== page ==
Even if you don’t want to carve up the slopes, visitors of all ages can carve up ice skating rinks during the winter at many Michigan ski resorts.
Whether you’re practicing your aerials or you simply want to glide around the ice, these resorts have skate rentals and are usually open all winter (temperatures and weather depending, of course).
Our two favorite ice skating spots include Crystal Mountain, which offers skating in the heart of Crystal’s village, and Boyne Mountain Resort, which offers a scenic view from the ice of its Clock Tower Lodge.
Feel Exhilarated on a Winter Hike
Sometimes, there’s no better way to see the beauty of Michigan in the winter than by bundling up and setting off on a scenic hike. There’s just something about trekking on snow-covered ground with a nip in the air that’s special for many Michiganders.
The same resorts that offer trails for biking, hiking, and cross-country skiing keep their trails groomed for hiking too. The trails are well-marked and maintained, so hikers have an easy time keeping track of where they are.
See the Countryside From the Comfort of a Sleigh
There isn’t a more relaxing (or romantic) way to spend a winter afternoon or evening at a ski resort than by taking a horse-drawn sleigh ride in Michigan.
Crystal Mountain in Thompsonville whisks visitors on relaxing horse-drawn surrey rides, which allow riders to travel through a winter wonderland with Belgian horses leading the way.
The rides are roughly half an hour, and each ends with complimentary hot cocoa — the perfect way to warm up after your journey. The surrey rides are usually offered from late November through March, depending on the weather.
Additionally, Treetops Resort in Gaylord offers sleigh rides, inviting visitors to bundle up, enjoy hot chocolate and coffee, and soak in the tranquility of the land around them. Rides are weather-dependent and may be done in a wagon.
Discover the Charming Towns Nearby
With all the amenities that ski resorts offer, there’s plenty to keep visitors of any age occupied. But, Michigan’s ski resorts are usually located in quaint towns that are fun to explore.
Gaylord, for example, has a bustling downtown that’s highlighted by its Swiss architecture, trendy restaurants, unique shops, and vibrant nightlife.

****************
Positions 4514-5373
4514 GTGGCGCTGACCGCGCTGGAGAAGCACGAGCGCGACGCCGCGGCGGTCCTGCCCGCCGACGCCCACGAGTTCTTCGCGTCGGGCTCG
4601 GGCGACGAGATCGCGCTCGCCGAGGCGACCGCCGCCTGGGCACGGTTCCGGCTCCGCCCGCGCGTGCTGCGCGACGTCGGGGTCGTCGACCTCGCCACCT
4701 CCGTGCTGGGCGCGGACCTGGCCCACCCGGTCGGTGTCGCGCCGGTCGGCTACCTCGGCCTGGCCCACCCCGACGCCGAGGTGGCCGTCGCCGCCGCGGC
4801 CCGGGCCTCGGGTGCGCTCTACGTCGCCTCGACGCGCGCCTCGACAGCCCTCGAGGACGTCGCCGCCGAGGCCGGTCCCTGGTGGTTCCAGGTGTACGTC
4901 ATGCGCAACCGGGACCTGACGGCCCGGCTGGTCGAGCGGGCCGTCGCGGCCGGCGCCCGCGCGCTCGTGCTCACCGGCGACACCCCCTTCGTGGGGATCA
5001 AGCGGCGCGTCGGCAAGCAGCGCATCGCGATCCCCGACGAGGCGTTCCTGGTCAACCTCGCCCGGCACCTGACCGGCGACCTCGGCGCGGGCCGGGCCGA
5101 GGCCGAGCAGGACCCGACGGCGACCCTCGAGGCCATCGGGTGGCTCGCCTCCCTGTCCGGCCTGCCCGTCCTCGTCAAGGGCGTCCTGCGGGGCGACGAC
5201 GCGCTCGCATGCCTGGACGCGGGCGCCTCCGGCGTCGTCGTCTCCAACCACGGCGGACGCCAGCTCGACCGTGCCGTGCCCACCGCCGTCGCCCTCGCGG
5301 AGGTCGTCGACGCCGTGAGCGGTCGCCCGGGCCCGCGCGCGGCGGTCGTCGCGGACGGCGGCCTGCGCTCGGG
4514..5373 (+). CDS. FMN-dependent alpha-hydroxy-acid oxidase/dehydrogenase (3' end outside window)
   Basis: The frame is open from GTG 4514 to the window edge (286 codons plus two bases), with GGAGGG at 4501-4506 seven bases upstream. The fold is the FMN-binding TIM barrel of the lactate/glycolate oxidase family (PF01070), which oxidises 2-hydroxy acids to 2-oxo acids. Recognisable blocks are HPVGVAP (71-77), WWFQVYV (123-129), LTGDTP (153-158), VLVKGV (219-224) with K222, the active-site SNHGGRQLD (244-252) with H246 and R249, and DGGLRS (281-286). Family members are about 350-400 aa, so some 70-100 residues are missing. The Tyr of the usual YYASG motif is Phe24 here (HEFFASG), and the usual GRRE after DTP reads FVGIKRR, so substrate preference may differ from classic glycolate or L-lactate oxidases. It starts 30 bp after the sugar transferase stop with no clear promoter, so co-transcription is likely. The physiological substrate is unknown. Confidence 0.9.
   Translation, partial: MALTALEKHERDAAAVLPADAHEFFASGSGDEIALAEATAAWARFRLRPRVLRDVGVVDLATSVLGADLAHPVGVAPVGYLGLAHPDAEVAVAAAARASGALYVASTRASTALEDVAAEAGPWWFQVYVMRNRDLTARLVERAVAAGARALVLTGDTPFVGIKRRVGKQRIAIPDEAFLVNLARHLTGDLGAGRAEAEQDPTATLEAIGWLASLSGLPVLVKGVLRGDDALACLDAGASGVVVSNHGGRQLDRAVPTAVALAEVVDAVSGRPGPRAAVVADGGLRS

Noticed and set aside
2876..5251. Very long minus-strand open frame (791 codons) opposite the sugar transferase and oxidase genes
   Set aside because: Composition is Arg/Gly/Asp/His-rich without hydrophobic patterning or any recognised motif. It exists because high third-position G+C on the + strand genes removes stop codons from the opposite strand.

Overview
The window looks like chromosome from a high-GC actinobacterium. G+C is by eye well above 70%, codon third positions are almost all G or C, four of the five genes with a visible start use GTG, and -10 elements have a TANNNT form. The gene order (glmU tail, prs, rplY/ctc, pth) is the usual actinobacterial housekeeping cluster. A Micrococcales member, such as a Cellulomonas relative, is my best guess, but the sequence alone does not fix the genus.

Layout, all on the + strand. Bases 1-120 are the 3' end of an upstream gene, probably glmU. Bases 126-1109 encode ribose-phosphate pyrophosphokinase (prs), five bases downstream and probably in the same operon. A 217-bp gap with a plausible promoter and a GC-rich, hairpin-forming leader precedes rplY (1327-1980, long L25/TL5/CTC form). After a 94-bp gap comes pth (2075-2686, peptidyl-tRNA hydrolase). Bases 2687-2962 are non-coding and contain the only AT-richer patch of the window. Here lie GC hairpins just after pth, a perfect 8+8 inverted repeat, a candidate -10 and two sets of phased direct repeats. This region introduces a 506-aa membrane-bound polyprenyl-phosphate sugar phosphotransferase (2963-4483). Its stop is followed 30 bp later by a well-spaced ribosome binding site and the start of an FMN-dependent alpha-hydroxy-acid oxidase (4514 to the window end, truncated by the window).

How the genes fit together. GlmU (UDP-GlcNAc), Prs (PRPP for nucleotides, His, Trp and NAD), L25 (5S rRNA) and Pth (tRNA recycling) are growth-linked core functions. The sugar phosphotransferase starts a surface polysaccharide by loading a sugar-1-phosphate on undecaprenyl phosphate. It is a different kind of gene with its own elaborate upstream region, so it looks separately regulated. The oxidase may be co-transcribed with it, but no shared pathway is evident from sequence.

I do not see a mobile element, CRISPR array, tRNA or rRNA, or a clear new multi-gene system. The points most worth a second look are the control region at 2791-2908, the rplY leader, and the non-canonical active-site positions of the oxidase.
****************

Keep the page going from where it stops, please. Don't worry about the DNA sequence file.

Harbor Springs — the home of Nub’s Nob Ski Area — is a town for all seasons, nestled on the shore of Little Traverse Bay. During the winter season, visitors can stop by Pond Hill Farm to go snowshoeing and sledding.
Traverse City — the home of Mt. Holiday — always has something going on whether visitors want to take a scenic drive along Grand Traverse Bay or spend the day exploring Traverse City’s excellent downtown.
Take a Load Off & Just Relax
We understand that, sometimes, the best ski resort getaway is one where you do little to nothing at all! So if hitting the slopes doesn’t do it for you, then the next best thing is to kick back and relax.
Many resorts have on-site spas with treatment rooms, relaxation lounges, saunas, steam rooms, whirlpools, and much more.
Plus, resorts have on-site amenities, such as hot tubs, that are perfect for shaking off the chill of winter for a while. You can even take advantage of family crafts, hiking, indoor pools, fitness centers, and much more.
Of course, if you’re looking for the ultimate in relaxation, you can stay in your room and watch TV, read a book, get some rest, or do anything else that your heart desires.
Experience Non-Skiing Activities at Michigan Ski Resorts
Skiing is a very popular wintertime activity and a big reason why Michigan’s many ski resorts are beloved by scores of skiers. But, as you’ve read, there’s plenty of non-skiing fun to be had as well.
Whether you have absolutely no interest in skiing or you’re an experienced and avid skier who’s looking for something different to do, Michigan ski resorts offer plenty for anyone who visits.
So, kick your feet up and relax, explore the uniqueness of a quaint downtown, see the resort from a whole new perspective on a bike or winter hike, or let your inner child run from the seat of a snow tube. There’s lots to do at ski resorts besides skiing, and the only limit is the imagination!